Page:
Fabulous five-timer ends the month in style
By John Scanlon
Johnston Racing ended the month in flying form with a fabulous five-timer on Saturday, June 29, the highlight of which was a Listed success for Matterhorn in Windsor’s Midsummer Stakes.
Franny Norton had made the journey south to partner two runners for the yard at Windsor, and was first on to the scoresheet when Homespin landed the six-furlong novice event. Sheikh Hamdan bin Mohammed’s Speightstown colt was having his third career start, having shown up well on his two previous outings.
A field of 13 went to post for the race. The debutant Kingsholm was well-supported in the market, and led the way in the early stages having been quickly away from the stalls. Franny was able to track the leader, with Homespin racing on his shoulder.
Sent into the lead with over a furlong to run, Homespin had to work hard as Hubert came with a burst to hit the front inside the final furlong. Staying on well, Homespin was driven into the lead again and at the post won by half a length from Hubert, with Good Earth a length and a half back in third.
Homespin is out of the AP Indy mare, Vaguely Familiar, an unraced half-sister to Questing, a dual Grade 1 winner in the States for Godolphin.
The Midsummer Stakes at Windsor was first run in 2004, when it was won by our own Gateman, ridden by Keith Dalgleish. Sheikh Hamdan bin Mohammed’s Matterhorn became the second winner of the race for the stable with an impressive victory.
Since his runaway win in the Easter Classic at Lingfield, Matterhorn has been raced in smart company. A creditable second in the Group 2 Huxley Stakes at a soggy Chester, he finished third in the Group 3 Brigadier Gerard Stakes at Sandown behind Regal Reality, and was far from disgraced when finishing 10th of 16 in the Group 1 Queen Anne Stakes on the first day of Royal Ascot.
The field at Windsor included last year’s winner of the race, Zhui Feng, and New Graduate, who had been well-fancied to land the Royal Hunt Cup at Royal Ascot. Franny Norton had the ride on Matterhorn and kept things beautifully simple on him, sending him to the front early on and asking him to make all the running.
Pursued by Zhui Feng and New Graduate, Matterhorn was happy to bowl along at the head of affairs. Ridden approaching the final furlong, he simply refused to be caught and won by two lengths and one and three-quarter lengths from New Graduate and Khafoo Shememi.
This was Matterhorn’s fifth win of the year and his eighth overall. The Raven’s Pass colt seems equally effective over a mile or ten furlongs and will surely be stepped up in class once more. It was interesting to note that his half-brother, Bangkok, by Australia, finished second in the King Edward VII Stakes at Royal Ascot; clearly this is a talented family.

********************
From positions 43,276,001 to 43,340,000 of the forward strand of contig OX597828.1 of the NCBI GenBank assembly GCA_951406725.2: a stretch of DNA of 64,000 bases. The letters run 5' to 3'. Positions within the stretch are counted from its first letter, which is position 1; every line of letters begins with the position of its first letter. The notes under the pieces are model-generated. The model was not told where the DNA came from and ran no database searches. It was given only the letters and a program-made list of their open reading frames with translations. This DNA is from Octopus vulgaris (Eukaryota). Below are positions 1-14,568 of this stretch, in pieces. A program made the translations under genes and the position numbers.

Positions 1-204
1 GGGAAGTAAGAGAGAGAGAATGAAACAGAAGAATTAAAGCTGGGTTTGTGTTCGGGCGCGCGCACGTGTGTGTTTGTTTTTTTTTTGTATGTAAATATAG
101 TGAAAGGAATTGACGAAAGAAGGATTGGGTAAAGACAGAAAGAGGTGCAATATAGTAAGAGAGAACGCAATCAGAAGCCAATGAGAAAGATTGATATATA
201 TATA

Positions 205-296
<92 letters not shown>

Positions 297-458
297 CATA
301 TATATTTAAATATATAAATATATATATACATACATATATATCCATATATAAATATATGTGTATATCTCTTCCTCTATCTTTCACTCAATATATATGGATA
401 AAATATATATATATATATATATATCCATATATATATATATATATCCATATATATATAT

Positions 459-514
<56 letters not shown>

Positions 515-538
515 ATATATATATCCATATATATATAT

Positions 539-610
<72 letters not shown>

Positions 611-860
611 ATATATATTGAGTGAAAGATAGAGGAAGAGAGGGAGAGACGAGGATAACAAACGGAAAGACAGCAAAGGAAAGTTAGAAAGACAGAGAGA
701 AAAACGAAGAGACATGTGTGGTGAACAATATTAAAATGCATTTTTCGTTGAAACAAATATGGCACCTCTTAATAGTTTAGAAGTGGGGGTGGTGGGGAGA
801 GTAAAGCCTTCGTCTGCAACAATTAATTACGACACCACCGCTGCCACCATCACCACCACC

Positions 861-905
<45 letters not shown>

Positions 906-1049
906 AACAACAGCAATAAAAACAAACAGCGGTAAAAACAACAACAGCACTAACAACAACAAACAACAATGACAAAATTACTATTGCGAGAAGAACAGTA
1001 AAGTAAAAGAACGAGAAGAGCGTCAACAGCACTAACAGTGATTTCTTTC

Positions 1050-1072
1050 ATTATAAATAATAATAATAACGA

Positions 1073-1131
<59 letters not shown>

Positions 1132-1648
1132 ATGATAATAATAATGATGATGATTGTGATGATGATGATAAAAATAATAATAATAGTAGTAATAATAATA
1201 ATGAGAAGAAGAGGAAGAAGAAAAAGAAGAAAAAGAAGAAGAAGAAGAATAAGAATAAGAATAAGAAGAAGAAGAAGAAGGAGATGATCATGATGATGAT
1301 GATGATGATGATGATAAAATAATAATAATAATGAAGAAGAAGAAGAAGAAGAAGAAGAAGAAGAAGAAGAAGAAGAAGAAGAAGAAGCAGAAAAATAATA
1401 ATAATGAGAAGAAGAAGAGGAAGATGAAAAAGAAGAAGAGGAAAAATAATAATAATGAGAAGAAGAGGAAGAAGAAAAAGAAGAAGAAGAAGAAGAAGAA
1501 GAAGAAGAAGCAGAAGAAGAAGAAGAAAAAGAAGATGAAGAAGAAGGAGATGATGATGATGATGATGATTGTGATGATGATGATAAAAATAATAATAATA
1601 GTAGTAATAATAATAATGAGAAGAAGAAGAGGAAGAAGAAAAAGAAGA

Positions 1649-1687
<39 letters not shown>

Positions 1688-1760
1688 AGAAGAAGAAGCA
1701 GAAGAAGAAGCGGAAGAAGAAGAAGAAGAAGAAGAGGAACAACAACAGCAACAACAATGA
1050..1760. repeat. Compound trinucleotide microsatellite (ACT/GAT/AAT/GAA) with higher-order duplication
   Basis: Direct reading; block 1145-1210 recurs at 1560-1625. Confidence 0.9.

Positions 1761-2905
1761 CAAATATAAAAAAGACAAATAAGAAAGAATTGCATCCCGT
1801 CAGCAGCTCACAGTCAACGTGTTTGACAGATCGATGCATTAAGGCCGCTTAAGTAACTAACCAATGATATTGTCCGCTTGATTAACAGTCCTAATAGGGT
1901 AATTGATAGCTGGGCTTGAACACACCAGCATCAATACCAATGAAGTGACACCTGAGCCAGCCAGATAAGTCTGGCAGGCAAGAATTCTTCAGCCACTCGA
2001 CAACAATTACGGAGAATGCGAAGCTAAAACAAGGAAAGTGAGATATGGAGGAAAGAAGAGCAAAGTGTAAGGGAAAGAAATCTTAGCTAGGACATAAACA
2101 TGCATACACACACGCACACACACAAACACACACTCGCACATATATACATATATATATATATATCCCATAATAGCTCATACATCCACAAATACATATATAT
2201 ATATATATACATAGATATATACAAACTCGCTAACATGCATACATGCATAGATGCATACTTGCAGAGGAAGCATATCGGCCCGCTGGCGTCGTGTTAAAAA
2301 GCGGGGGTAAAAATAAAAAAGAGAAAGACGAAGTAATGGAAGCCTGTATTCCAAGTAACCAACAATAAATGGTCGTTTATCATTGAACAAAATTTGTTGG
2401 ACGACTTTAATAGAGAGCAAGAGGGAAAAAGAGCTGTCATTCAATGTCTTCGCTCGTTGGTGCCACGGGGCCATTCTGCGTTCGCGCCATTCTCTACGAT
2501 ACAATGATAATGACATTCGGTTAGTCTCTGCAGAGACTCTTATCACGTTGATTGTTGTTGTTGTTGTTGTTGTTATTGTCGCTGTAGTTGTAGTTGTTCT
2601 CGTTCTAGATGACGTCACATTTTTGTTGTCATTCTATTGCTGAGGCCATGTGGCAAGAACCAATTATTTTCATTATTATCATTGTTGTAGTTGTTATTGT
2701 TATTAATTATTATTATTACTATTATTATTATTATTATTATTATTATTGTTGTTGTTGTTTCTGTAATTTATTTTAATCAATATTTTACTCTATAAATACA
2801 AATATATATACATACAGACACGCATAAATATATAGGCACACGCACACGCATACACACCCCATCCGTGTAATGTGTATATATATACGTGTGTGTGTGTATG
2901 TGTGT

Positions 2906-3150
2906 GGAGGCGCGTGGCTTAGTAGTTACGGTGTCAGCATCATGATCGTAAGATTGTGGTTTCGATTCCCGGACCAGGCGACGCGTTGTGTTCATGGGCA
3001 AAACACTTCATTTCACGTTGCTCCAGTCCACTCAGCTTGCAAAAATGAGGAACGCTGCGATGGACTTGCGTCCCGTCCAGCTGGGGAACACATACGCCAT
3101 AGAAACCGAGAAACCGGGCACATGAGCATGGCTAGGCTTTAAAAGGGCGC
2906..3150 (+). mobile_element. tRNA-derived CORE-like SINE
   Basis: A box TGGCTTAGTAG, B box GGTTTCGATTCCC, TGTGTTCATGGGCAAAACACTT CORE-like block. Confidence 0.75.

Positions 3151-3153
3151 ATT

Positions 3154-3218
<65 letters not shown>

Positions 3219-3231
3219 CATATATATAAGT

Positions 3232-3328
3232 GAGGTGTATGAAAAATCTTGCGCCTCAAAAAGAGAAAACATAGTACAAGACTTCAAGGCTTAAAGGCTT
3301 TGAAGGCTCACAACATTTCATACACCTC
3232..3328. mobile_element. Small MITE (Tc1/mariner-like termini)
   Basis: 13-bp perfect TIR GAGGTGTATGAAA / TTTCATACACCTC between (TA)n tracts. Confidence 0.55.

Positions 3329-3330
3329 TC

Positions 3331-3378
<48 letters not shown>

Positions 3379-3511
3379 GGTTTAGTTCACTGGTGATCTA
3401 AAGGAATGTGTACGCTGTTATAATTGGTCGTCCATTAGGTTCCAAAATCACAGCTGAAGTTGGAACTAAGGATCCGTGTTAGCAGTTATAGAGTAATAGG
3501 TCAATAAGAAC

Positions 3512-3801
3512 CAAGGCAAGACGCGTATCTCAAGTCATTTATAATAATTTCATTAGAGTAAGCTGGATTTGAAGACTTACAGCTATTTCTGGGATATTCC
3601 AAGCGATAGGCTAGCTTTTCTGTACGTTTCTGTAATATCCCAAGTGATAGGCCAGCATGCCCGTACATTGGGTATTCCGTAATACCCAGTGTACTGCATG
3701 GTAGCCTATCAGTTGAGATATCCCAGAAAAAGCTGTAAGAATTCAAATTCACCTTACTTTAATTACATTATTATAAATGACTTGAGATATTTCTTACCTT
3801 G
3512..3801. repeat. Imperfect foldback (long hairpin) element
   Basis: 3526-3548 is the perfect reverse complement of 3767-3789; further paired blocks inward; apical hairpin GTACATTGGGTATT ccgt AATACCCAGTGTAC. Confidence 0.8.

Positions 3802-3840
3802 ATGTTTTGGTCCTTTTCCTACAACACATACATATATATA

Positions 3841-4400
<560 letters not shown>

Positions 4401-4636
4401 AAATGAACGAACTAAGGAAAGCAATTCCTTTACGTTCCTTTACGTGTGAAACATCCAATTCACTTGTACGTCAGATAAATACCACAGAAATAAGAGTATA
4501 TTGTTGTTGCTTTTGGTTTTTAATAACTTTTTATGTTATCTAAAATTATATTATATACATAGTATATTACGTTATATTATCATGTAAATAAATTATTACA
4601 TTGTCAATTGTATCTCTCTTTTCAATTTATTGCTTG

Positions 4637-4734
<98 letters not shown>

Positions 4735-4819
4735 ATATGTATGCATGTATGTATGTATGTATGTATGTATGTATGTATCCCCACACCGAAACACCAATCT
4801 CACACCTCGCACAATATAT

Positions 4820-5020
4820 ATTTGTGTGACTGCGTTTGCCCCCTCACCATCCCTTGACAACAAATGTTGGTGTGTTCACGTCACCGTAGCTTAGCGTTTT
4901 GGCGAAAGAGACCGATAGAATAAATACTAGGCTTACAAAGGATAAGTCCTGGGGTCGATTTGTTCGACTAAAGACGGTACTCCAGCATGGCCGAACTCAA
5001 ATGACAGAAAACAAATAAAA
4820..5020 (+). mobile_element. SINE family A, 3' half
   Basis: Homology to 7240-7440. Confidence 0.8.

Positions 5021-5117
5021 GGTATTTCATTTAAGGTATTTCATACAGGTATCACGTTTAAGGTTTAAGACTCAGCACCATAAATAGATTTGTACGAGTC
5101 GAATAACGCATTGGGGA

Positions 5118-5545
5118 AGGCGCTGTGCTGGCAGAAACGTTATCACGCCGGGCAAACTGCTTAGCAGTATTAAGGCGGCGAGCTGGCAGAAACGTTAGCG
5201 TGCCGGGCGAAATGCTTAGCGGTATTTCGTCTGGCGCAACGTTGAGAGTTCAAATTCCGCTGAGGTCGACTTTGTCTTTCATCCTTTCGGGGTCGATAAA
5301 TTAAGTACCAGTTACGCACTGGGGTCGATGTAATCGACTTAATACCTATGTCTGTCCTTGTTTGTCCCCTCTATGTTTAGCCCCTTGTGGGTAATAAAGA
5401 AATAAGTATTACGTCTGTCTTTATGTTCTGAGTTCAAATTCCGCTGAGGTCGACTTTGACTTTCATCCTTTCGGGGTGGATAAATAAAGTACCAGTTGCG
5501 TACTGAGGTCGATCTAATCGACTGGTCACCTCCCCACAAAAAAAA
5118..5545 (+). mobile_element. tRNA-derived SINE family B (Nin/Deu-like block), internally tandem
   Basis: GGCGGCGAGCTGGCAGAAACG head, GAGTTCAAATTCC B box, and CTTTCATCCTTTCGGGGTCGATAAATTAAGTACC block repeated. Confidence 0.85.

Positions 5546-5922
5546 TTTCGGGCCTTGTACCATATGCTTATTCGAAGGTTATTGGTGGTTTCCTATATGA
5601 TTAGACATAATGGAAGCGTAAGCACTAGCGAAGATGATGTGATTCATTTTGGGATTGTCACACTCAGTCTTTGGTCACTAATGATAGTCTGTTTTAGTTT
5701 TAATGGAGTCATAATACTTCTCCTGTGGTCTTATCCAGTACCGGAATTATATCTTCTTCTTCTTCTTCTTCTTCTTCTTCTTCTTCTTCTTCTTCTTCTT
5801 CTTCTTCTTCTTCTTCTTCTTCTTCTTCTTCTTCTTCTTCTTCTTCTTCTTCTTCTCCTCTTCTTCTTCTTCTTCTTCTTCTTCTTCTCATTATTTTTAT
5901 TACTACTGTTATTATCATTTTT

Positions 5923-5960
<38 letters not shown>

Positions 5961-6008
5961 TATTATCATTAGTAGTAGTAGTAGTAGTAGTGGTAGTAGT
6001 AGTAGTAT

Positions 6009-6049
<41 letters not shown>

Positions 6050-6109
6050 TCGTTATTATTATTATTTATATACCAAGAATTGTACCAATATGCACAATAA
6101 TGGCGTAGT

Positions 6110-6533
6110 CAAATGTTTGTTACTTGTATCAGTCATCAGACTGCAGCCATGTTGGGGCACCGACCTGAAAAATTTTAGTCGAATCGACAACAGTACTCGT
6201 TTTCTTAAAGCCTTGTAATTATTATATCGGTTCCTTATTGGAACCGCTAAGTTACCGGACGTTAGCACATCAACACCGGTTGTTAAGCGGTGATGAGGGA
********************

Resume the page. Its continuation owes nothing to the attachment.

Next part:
The winning streak wasn’t confined to Windsor, and the third winner of the day followed at Newcastle, where Francophilia landed a handicap over an extended mile and a half on the Northumberland Plate card.
Having lost her maiden tag at Lingfield in May, Kirsten Rausing’s Frankel filly added another success to her CV with a battling success on her first run over Newcastle’s Tapeta surface. A field of 10 went to post for this race, with Silvestre de Sousa taking the ride on Francophilia for the first time.
On settling down after the start, Snookered led the way pursued by Francophilia and Houlton. Shaken up to take the lead with just over a quarter of a mile left to race, Francophilia had to hold not only the effort of Houlton on her inner but also the late challenge of The Blues Master, a former Kingsley Park horse, who both finished well.
At the post, Francophilia had won by three-quarters of a length from The Blues Master, with Houlton a neck away in third. Given that Francophilia’s dam, Lady Jane Digby, won a Group 1 as a five-year-old there’s no reason to doubt that Francophila won’t continue to progress now she has found her way to the winning enclosure.
With Franny Norton required for Matterhorn at Windsor, it fell to Jack Mitchell to take the ride on Cape Islay at Chester. Happily it turned out to be a winning one as the Cape Cross filly scored a battling success in the handicap over an extended mile and a half.
Successful twice as a juvenile last year, the filly, owned by Nick Browne, Ian Boyce, Sue Frosell and Stevie Richards, contested the Lingfield Oaks Trial in May, where she weakened in the final furlong having led for much of the trip. Next time out at Haydock she again led, but found things tough in the heavy conditions and weakened in the closing stages.
Ground conditions were much more favourable at Chester, and Cape Islay was also tackling her elders for the first time. The outsider of the field, Overhaugh Street, was given a positive ride and made the running, pursued by Jack Mitchell on Cape Islay.
Turning for home, the pair were clear of the remainder, and Cape Islay got the better of a lengthy duel to score by half a length, with Paradise Boy a fairly distant third, three and three-quarter lengths in arrears.
This was a welcome return to winning form for the filly, who is the full sister of Emboss, who won a Listed race in Bremen as a four-year-old for Sheikh Mohammed and Henri-Alex Pantall.
To complete an excellent day not just for the yard but also for owner Sheikh Hamdan bin Mohammed, Key To Power recorded a battling win in a five furlong handicap at Lingfield.
The three-year-old Slade Power filly, for whom this was a third success of the year, did well to overcome the hindrance of being drawn in stall 1, and even better to repel the late challenge of Secretfact under a strong drive from jockey Connor Beasley.
After a great day which saw five winners notched up at four different racecourses, Deirdre Johnston paid tribute to the staff when posting on social media – #teamworkmakesthedreamwork.